Trump meeting with Putin draws rebuke from Republican leaders
Iran Press TV
Tue Jul 17, 2018 08:05AM
US President Donald Trump’s news conference with Russian President Vladimir Putin on Sunday has stunned Republican Party lawmakers in Congress, who are warning Trump not to treat Putin as an ally.
Despite calls from both sides of the isle to be as tough as possible to Putin during the meeting in the Finnish capital of Helsinki, Trump took a soft line and tried his best to avoid upsetting the Russian leader.
Trump even refused to raise the issue of Russia’s alleged election hacking activities and when pressed, said the both sides were to blame for the current state of ties between Washington and Moscow and the US had been "very stupid" in the past.
The remarks did not go down well with Senate Armed Services Committee Chairman John McCain, who said Trump’s joint press conference with Putin after their meeting was "one of the most disgraceful performances by an American president in memory."
The 81-year-old ailing senator, who has often criticized the president, said in a statement that he found it "painful and inexplicable" how Trump’s foreign policy team could allow such "blunders and capitulations."
"No prior president has ever abased himself more abjectly before a tyrant," he fumed.
Senate Majority Leader Mitch McConnell, who has in the past criticized Trump for drawing moral equivalence between American and Russian policies, warned that Washington should never trust the Kremlin.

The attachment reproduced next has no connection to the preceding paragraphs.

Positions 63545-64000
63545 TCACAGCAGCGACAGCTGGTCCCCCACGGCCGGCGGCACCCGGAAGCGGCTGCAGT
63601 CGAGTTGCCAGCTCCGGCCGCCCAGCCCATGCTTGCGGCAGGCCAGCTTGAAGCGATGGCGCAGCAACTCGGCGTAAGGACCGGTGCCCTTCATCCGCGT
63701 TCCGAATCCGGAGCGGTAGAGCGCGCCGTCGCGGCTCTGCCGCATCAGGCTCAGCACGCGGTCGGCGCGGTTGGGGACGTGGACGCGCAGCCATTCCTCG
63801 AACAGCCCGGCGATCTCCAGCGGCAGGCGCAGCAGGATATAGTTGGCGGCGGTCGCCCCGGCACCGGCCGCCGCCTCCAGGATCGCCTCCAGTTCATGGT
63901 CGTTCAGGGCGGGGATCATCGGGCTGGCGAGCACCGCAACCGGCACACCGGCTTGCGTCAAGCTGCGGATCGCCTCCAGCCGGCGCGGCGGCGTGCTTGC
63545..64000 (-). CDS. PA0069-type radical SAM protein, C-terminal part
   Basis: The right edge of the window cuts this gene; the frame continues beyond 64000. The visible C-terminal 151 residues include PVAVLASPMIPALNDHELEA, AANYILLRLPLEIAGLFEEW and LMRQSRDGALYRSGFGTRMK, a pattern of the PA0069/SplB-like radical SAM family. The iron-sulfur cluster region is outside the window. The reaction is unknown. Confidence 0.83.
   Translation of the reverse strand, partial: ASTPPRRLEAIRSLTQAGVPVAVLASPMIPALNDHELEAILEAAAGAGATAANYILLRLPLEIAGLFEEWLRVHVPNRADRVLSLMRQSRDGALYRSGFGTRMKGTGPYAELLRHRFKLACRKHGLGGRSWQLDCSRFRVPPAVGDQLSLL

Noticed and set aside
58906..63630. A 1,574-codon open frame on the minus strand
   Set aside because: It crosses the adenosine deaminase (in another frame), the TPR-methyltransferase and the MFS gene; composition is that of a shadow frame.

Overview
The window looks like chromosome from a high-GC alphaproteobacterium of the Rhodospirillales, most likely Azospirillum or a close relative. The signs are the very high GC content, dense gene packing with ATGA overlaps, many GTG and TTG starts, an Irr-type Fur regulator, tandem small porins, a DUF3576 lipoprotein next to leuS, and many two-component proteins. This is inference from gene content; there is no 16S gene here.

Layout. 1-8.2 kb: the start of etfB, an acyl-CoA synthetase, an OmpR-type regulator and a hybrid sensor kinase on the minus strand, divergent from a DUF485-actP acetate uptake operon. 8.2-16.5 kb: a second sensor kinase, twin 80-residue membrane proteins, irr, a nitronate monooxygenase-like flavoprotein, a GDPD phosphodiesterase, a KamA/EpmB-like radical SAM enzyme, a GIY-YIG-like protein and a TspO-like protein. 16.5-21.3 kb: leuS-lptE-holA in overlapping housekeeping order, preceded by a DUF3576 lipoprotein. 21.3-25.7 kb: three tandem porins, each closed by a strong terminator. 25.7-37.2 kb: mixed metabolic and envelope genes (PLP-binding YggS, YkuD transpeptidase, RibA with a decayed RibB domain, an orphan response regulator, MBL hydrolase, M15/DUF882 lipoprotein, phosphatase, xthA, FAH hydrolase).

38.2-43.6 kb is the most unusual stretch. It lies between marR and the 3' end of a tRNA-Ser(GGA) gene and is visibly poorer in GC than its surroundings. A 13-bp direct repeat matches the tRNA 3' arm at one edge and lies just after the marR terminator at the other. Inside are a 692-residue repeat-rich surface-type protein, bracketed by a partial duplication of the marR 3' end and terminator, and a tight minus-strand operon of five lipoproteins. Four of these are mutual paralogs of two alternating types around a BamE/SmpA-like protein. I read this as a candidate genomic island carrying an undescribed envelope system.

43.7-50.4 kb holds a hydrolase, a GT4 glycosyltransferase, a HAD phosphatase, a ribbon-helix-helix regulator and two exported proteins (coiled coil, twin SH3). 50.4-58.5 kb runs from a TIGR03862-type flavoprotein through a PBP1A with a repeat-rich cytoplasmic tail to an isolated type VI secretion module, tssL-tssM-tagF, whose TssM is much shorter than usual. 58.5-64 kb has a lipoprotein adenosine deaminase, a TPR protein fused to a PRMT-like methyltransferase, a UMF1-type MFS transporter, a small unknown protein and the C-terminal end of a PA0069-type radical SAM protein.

"I have said a number of times, I’ll say it again: The Russians are not our friends," McConnell, a Republican from Kentucky, told the press. "And I entirely believe the assessment of our intelligence community."
The US intelligence community has long concluded that Moscow did interfere in the 2016 US presidential election, which saw Trump easily defeat Democratic rival Hillary Clinton to the office.
Despite himself being under investigation for alleged "collusion" with Russia, Trump on Monday called the investigations a witch hunt and said it was just hurting US-Russia ties.
Speaker of the US House of Representatives, Paul Ryan, also voiced his concerns, warning that Russia "remains hostile to our most basic values and ideals."
"There is no question that Russia interfered in our election and continues attempts to undermine democracy here and around the world," he said. "The United States must be focused on holding Russia accountable and putting an end to its vile attacks on democracy."
Other GOP lawmakers such as Senate Intelligence Committee Chairman Richard Burr and even some of Trump’s staunchest congressional allies like Senators Thom Tillis and Orrin Hatch, also criticized the meeting.
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